Lawsuits filed in Nassau County, New York allege that TV polygraph operator Daniel D. “Dan” Ribacoff and his “family owned & operated” private investigation company, International Investigative Group, behaved negligently and bilked the plaintiffs out of millions of dollars. Kathianne Boniello reports for the New York Post:
A prominent PI firm was so eager to keep the cash coming in from rich clients, it turned a blind eye to its private eyes acting “like drunken fraternity brothers,” a new lawsuit charges.
Dan Ribacoff, a polygraph expert who bills himself as one of the top private investigators in the country and has appeared on TV shows like “Impractical Jokers” and “The Steve Wilkos Show,” displayed “willful ignorance” and took no action as the gumshoes who worked for him went rogue, according to the $10 million claim.
Ribacoff’s Long Island-based International Investigative Group exchanged thousands of text messages with underlings, encouraging them to double bill and pad hours to run up the tab for wealthy clients like Patty Hearst’s granddaughter Gillian Hearst and ice cream company heir David Smith, according to court papers.
The lawsuit, Susanne Gold-Smith vs. Daniel Ribacoff et al., was filed on 18 December 2020 in the Nassau Supreme Court under index number 614735/2020. Other named defendants include Daniel Ribacoff’s son, Lance Ribacoff, his daughter, Lisa J. Ribacoff, his wife, Barbara Ribacoff, and the Ribacoffs’ company, International Investigative Group, Ltd. The 80-page statement of complaint (23 MB PDF) seeks damages of not less than $50 million and comprises nine causes of action: 1) negligent supervision, 2) negligent hiring, 3) respondeat superior, 4) respondeat superior-IIG and the Ribacoffs, 5) negligent retention, 6) negligence, 7) aiding and abetting, 8) violation of New York Business Law 84, 9) negligent infliction of emotional distress.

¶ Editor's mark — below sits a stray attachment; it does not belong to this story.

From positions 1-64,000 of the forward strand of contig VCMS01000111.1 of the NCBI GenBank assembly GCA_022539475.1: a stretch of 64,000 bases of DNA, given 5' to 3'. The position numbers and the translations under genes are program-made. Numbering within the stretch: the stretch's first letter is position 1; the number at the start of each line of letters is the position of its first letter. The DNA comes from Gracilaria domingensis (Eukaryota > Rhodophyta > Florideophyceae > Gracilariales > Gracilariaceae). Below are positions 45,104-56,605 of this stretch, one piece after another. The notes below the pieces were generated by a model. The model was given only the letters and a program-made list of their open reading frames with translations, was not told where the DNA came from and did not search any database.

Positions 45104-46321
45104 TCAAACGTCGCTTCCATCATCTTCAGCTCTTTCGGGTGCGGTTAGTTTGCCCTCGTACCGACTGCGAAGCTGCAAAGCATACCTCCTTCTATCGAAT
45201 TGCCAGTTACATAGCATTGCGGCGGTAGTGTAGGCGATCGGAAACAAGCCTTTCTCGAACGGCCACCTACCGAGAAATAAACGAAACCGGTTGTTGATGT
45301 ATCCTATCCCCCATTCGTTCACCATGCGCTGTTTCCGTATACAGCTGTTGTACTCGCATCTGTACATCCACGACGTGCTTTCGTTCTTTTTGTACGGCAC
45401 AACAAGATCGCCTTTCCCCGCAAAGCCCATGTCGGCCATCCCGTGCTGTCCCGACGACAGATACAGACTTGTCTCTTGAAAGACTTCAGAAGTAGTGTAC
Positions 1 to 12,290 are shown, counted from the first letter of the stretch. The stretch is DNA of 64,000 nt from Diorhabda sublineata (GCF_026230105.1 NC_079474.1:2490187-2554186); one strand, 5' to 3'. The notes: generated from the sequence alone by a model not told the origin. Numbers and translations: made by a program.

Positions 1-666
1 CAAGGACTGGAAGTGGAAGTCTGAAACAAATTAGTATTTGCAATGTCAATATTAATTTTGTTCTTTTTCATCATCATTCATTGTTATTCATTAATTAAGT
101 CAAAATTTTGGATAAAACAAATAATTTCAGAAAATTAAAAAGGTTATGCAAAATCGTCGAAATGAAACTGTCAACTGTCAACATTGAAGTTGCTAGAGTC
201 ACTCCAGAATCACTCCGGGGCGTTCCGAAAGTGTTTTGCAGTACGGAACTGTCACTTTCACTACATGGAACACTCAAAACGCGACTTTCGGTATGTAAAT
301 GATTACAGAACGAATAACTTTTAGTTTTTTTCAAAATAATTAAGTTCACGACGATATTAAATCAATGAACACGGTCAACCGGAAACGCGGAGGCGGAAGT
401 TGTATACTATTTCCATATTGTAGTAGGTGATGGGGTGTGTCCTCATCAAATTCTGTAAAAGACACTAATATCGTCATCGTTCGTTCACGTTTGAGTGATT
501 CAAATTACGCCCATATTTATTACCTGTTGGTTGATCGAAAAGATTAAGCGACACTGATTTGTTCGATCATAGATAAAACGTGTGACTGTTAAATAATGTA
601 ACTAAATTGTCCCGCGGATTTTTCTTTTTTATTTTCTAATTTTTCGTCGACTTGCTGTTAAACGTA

Daniel Ribacoff is a member of the American Polygraph Association, and his daughter Lisa Ribacoff is a member of the American Polygraph Association’s board of directors.
A prior lawsuit, David M. Smith vs. International Investigative Group et al., was filed in the Nassau Supreme Court on 31 May 2019 under index number 0607393/2019 and seeks damages of more than $18 million. The 48-page statement of complaint (2 MB PDF) in that litigation cites causes of action including breach of contract, fraud, gross negligence, and “breach of the covenant of good faith and fair dealing.”
In December 2019, a guest on the Steve Wilkos Show, for which Dan Ribacoff provides polygraph services, attempted suicide after Ribacoff falsely accused her of lying when she denied having burned her infant daughter. In fact, no one had burned the daughter, and lesions that appeared on her leg were the result of a ringworm infection.
Polygraph operator Daniel Ribacoff, who performs for the NBCUniversal Television Distribution syndicated daytime television talk program, The Steve Wilkos Show, has publicly denied having wrongly accused show guest Anca Pennington of lying. In an unaired segment recorded on 10 December 2019, Ribacoff accused Pennington of lying when she denied having burned her infant daughter with cigarettes. (Pennington, who resides in Omaha, Nebraska, did not bring her daughter with her to the show’s studio in Stamford, Connecticut.) Distraught, Pennington attempted suicide later that day.
Medical staff who treated Pennington after her attempted suicide, upon being shown a photograph of the lesions on her daughter’s leg, identified them as ringworm, a common and easily treated fungal infection. When lesions reappeared later in December, a medical examination confirmed a ringworm infection, and an antifungal preparation was prescribed.